33. 33.
    Sisson TH, Mendez M, Choi K, Subbotina N, Courey A, Cunningham A, et al. Targeted injury of type II alveolar epithelial cells induces pulmonary fibrosis. Am J Respir Crit Care Med. 2010;181:254–63.PubMedCrossRefPubMedCentralGoogle Scholar
  34. 34.
    Hardie WD, Le Cras TD, Jiang K, Tichelaar JW, Azhar M, Korfhagen TR. Conditional expression of transforming growth factor-alpha in adult mouse lung causes pulmonary fibrosis. Am J Physiol Lung Cell Mol Physiol. 2004;286:L741–9.PubMedCrossRefPubMedCentralGoogle Scholar
  35. 35.
    Liu JY, Sime PJ, Wu T, Warshamana GS, Pociask D, Tsai SY, et al. Transforming growth factor-beta(1) overexpression in tumor necrosis factor-alpha receptor knockout mice induces fibroproliferative lung disease. Am J Respir Cell Mol Biol. 2001;25:3–7.PubMedCrossRefPubMedCentralGoogle Scholar
  36. 36.
    Zaravinos A, Spandidos DA. Yin yang 1 expression in human tumors. Cell Cycle. 2010;9:512–22.PubMedCrossRefPubMedCentralGoogle Scholar
  37. 37.
    Castellano G, Torrisi E, Ligresti G, Malaponte G, Militello L, Russo AE, et al. The involvement of the transcription factor yin Yang 1 in cancer development and progression. Cell Cycle. 2009;8:1367–72.PubMedCrossRefPubMedCentralGoogle Scholar
  38. 38.
    Boucherat O, Landry-Truchon K, Berube-Simard FA, Houde N, Beuret L, Lezmi G, et al. Epithelial inactivation of Yy1 abrogates lung branching morphogenesis. Development. 2015;142:2981–95.PubMedCrossRefPubMedCentralGoogle Scholar
  39. 39.
    Yang W, Feng B, Meng Y, Wang J, Geng B, Cui Q, Zhang H, Yang Y, Yang J. FAM3C-YY1 axis is essential for TGFβ-promoted proliferation and migration of human breast cancer MDA-MB-231 cells via the activation of HSF1. J Cell Mol Med. 2019;23:3464–75.PubMedPubMedCentralCrossRefGoogle Scholar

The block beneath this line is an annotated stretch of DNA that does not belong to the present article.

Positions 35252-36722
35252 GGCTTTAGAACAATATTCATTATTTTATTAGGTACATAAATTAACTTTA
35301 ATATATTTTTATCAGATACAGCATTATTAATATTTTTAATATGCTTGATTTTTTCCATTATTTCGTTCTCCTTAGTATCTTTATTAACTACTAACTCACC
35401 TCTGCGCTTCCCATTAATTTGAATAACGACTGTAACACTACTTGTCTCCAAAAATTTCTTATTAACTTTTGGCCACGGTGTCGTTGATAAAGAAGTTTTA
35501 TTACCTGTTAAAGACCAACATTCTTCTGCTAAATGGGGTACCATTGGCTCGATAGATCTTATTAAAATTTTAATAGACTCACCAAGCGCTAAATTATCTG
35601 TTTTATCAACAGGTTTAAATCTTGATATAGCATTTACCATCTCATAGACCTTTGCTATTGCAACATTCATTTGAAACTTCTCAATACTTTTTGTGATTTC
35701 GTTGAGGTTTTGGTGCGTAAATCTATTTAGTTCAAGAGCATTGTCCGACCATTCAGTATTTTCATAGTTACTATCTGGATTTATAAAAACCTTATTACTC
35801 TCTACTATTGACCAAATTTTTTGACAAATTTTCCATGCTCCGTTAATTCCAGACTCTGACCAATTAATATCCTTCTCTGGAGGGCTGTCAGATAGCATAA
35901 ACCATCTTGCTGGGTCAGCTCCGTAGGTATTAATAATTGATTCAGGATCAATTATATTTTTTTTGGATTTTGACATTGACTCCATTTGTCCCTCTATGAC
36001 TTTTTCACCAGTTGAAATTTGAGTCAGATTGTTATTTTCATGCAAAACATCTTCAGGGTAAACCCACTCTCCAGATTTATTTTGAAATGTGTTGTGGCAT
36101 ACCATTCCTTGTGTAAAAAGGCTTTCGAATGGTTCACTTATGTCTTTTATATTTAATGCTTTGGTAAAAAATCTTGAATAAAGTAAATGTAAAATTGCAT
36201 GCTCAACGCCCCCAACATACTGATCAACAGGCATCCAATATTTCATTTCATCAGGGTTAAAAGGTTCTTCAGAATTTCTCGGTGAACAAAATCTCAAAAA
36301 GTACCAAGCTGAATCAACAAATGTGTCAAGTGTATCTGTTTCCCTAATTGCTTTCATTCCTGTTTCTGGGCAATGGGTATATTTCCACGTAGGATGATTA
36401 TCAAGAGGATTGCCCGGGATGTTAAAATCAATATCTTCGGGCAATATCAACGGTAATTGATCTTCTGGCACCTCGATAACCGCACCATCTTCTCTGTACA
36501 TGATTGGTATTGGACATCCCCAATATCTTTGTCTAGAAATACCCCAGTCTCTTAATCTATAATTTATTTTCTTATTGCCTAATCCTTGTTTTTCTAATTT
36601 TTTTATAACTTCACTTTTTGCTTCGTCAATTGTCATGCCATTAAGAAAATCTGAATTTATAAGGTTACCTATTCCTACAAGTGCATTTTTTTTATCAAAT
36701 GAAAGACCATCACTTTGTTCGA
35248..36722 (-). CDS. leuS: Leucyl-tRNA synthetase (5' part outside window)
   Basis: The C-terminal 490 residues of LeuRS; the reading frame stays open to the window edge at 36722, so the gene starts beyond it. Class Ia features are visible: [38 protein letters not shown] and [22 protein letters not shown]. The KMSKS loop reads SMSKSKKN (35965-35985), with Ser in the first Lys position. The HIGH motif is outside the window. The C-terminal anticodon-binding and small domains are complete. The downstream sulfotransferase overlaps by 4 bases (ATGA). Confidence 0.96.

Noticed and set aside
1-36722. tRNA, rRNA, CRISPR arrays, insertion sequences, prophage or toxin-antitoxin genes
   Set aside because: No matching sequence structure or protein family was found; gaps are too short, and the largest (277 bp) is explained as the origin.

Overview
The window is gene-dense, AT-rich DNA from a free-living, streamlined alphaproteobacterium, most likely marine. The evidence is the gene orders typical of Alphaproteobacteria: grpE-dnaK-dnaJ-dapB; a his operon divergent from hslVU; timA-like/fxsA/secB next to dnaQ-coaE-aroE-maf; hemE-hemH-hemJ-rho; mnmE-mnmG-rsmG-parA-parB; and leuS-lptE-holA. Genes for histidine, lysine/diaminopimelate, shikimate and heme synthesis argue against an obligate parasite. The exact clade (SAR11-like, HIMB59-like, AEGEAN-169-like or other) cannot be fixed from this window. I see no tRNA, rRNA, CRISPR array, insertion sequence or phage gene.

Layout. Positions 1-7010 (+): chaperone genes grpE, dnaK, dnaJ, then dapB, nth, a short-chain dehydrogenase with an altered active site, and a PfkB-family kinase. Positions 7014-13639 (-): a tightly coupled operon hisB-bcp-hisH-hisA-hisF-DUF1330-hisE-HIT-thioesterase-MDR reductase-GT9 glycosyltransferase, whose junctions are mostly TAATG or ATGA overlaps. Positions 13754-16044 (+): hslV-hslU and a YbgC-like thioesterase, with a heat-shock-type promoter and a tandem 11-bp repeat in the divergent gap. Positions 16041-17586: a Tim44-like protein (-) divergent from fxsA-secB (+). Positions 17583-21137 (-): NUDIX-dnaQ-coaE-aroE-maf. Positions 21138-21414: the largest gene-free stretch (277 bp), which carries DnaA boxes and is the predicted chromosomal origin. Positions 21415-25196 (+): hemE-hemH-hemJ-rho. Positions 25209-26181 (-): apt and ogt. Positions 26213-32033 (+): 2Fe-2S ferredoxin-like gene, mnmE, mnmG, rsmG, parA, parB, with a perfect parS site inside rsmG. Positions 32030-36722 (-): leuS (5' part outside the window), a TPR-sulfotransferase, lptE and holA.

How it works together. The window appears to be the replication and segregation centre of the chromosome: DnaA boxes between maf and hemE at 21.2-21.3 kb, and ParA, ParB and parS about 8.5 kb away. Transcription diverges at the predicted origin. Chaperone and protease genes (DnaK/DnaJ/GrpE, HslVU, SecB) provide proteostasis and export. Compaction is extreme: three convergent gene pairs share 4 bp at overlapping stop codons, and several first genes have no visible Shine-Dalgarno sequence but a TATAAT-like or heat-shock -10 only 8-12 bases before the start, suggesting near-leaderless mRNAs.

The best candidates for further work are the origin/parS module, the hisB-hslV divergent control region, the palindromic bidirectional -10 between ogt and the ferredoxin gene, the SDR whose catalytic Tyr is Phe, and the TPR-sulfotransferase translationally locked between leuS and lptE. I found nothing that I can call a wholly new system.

40. 40.
    Kurisaki K, Kurisaki A, Valcourt U, Terentiev AA, Pardali K, Ten Dijke P, Heldin CH, Ericsson J. Moustakas a. nuclear factor YY1 inhibits transforming growth factor beta- and bone morphogenetic protein-induced cell differentiation. Mol Cell Biol. 2003;23:4494–510.PubMedPubMedCentralCrossRefGoogle Scholar
  41. 41.
    Yan X, Pan J, Xiong W, Cheng M, Sun Y, Zhang S, Chen Y. Yin Yang 1 (YY1) synergizes with Smad7 to inhibit TGF-β signaling in the nucleus. Sci China Life Sci. 2014;57:128–36.PubMedCrossRefPubMedCentralGoogle Scholar

Copyright information

© The Author(s). 2019

Open AccessThis article is distributed under the terms of the Creative Commons Attribution 4.0 International License (http://creativecommons.org/licenses/by/4.0/), which permits unrestricted use, distribution, and reproduction in any medium, provided you give appropriate credit to the original author(s) and the source, provide a link to the Creative Commons license, and indicate if changes were made. The Creative Commons Public Domain Dedication waiver (http://creativecommons.org/publicdomain/zero/1.0/) applies to the data made available in this article, unless otherwise stated.

Authors and Affiliations

  • Chuyi Zhang
    • 1
    • 2
  • Xiaoping Zhu
    • 3
  • Yifei Hua
    • 1
    • 2
  • Qian Zhao
    • 1
    • 2
  • Kaijing Wang
    • 1
  • Lixiao Zhen
    • 1
    • 2
  • Guangxue Wang
    • 1
    • 2
  • Jinhui Lü
    • 1
    • 2
  • An Luo
    • 1
  • William C. Cho
    • 4
  • Xin Lin
    • 1
    Email author
  • Zuoren Yu
    • 1
    • 2
    Email author
  1. 1.Research Center for Translational Medicine, Shanghai East Hospital, Tongji University School of MedicineShanghaiChina
  2. 2.Shanghai Institute of Heart FailureShanghai East Hospital, Tongji University School of MedicineShanghaiChina
  3. 3.Department of Respiratory Medicine, Shanghai East HospitalTongji University School of MedicineShanghaiChina
  4. 4.Department of Clinical Oncology, Queen Elizabeth HospitalKowloonHong Kong, China

Personalised recommendations